Stable carbon isotopic composition measurement has proved to be a reliable analytical technique to study the atmospheric chemistry of Volatile Organic Compounds (VOC). It can be used to determine the photochemical age of atmospheric VOC and to differentiate between chemical loss due to processing of individual VOC and atmospheric mixing. Significant amounts of secondary organic pollutants are formed as a result of photochemical oxidation of VOC in the atmosphere. While some of the resulting semi- and non-volatile products contribute significant mass to atmospheric particulate matter impacting physical and chemical properties of aerosols, products remaining in the gas phase may impact regional and global air quality. Despite numerous studies, the formation processes for atmospheric particular organic matter (POM) are still not well understood. Most laboratory investigations of POM formation have been conducted at pollutant concentrations several orders of magnitude higher than typical ambient levels. Therefore, there is a substantial uncertainty in the application of these results to the atmospheric conditions. It is expected that including isotope ratio measurements of selected VOC and specific components of secondary POM will allow to better understand the relation between the amount of precursor oxidized and the concentration of secondary pollutants formed during this process. In this poster we will present methods for efficient collection of ambient VOC and subsequent measurements of compound specific stable carbon isotope ratios. VOC are collected in adsorbent-filled cartridges, thermally desorbed using a two stage preconcentration system, and analyzed by gas chromatography coupled on-line to isotope ratio mass spectrometry via a combustion interface. Stable carbon isotope composition and concentrations of several VOC in ambient samples will be presented and discussed.
A New Technology for Elimination of Isobaric Interferences in Ultra-Sensitive Isotope Measurements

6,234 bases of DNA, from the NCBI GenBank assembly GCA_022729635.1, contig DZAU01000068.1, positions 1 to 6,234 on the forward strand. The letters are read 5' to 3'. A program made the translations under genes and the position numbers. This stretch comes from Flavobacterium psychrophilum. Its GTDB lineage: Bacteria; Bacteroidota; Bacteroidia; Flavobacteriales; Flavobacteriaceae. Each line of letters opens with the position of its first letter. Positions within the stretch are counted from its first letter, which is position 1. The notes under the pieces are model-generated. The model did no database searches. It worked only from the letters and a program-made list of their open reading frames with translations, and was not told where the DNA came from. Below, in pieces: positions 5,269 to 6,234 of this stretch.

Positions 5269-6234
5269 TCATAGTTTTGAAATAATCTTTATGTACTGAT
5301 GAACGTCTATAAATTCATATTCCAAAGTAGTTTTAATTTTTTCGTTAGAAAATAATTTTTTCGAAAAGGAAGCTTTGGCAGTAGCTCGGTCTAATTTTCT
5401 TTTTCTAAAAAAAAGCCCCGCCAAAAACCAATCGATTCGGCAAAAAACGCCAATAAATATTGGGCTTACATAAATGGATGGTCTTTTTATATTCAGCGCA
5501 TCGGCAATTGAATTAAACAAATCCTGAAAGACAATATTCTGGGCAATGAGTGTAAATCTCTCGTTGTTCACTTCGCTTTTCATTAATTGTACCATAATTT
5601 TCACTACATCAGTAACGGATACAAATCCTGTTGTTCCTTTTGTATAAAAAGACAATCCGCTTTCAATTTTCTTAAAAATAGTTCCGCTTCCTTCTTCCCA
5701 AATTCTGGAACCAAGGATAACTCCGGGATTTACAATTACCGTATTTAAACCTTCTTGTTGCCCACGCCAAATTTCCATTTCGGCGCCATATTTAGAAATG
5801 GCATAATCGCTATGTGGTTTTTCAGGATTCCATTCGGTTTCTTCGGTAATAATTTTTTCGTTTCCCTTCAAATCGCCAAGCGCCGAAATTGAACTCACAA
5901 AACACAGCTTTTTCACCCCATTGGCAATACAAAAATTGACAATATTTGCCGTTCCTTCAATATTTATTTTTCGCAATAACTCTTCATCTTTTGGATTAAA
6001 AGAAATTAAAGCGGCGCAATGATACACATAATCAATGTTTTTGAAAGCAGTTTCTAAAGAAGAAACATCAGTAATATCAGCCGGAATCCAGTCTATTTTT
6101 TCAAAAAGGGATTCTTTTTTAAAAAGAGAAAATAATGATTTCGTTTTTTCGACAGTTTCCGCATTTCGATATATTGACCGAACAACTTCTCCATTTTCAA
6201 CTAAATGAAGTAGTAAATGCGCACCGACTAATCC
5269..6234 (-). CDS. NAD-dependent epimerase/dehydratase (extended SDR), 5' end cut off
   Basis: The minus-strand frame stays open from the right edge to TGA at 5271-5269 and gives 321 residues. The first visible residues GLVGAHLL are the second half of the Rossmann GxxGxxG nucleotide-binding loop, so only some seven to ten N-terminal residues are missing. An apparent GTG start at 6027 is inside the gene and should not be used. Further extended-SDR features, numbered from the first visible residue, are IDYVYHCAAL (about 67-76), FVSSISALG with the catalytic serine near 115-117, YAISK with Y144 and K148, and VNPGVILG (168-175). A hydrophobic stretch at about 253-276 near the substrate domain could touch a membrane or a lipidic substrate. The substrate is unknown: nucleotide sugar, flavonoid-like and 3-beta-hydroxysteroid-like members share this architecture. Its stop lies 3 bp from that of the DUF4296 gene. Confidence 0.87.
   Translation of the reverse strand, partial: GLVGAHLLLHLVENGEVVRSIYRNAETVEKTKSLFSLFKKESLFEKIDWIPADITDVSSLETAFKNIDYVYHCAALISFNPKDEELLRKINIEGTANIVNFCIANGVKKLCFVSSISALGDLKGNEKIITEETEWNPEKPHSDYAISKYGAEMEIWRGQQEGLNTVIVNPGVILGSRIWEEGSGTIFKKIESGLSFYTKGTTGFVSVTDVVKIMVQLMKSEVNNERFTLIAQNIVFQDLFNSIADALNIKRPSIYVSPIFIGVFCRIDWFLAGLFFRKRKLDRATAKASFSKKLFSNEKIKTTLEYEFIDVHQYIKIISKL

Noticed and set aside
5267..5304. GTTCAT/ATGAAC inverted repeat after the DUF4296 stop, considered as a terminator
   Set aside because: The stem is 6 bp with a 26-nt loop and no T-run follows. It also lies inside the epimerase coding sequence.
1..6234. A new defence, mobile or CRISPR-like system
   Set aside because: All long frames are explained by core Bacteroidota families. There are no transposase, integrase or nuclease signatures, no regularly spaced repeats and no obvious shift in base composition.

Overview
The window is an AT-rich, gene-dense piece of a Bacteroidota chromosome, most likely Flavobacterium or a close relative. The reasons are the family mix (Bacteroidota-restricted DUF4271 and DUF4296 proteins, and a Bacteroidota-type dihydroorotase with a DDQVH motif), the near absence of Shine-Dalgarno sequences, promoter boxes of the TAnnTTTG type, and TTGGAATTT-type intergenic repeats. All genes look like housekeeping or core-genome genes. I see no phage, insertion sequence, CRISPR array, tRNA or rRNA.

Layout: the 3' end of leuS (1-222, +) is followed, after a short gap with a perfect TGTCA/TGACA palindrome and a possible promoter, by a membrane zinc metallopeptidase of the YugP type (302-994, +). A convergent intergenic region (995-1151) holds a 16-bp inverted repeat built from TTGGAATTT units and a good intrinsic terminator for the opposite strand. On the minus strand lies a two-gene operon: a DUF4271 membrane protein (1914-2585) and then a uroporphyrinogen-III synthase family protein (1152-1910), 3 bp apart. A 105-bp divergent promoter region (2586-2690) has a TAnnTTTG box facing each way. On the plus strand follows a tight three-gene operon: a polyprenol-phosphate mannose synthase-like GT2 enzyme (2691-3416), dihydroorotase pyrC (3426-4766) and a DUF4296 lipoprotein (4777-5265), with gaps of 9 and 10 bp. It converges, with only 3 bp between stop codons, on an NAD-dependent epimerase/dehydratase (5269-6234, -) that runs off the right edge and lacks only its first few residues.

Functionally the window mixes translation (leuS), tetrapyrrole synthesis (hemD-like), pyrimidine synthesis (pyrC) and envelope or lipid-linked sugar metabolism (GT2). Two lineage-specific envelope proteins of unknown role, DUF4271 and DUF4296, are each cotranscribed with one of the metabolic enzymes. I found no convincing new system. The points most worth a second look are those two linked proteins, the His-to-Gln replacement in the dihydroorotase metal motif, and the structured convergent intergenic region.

Accelerator Mass Spectrometry (AMS) is a technique used for ultra-sensitive abundance ratio measurements. Applications in the earth sciences typically involve the measurement of 10Be, 14C, 26Al, 36Cl, 41Ca and 129I, for example in exposure dating and ground water studies, sometimes yielding ratios of unstable to stable isotope at 10-15 or less. AMS is most effective when the stable atomic isobar does not form a stable negative ion. When this is not the case larger accelerators have been required. Here we report preliminary tests of a prototype radio-frequency quadrupole collision cell system for the removal of isobaric interferences for Accelerator Mass Spectrometry (AMS) and for studies of anion-gas interactions at low energy. A fully developed ISA could allow smaller AMS systems to handle a wider range of samples. This system, known as an Isobar Separator for Anions (ISA), decelerates a mass-analyzed beam of anions from an energy typically generated by an AMS ion source (∼20 keV) down to < 10 eV. Radiofrequency quardrupoles and electrostatic lenses then guide the ions through the collision cell where ion-gas reactions attenuate most of the unwanted isobars and ion-gas elastic collisions reduce the ion energy and energy spread of the ion beam (cool the ions). The anions are then reaccelerated to their original energy for injection into the rest of the AMS system. With the ISA installed on a full 3MV AMS system, attenuations of 32S-, 12C3-, and 39K- by six, seven, and > ten orders of magnitude respectively have been achieved using NO2 gas in the collision cell. Transmission of a non-reactive anion is approximately 10-20% through the ISA. Further measurements of four 36Cl standards (4 x 10-13 < 36Cl/Cl < 4 x 10-11) and an estimate of the attenuation of the interfering isobars 36S-and 12C3-is also described.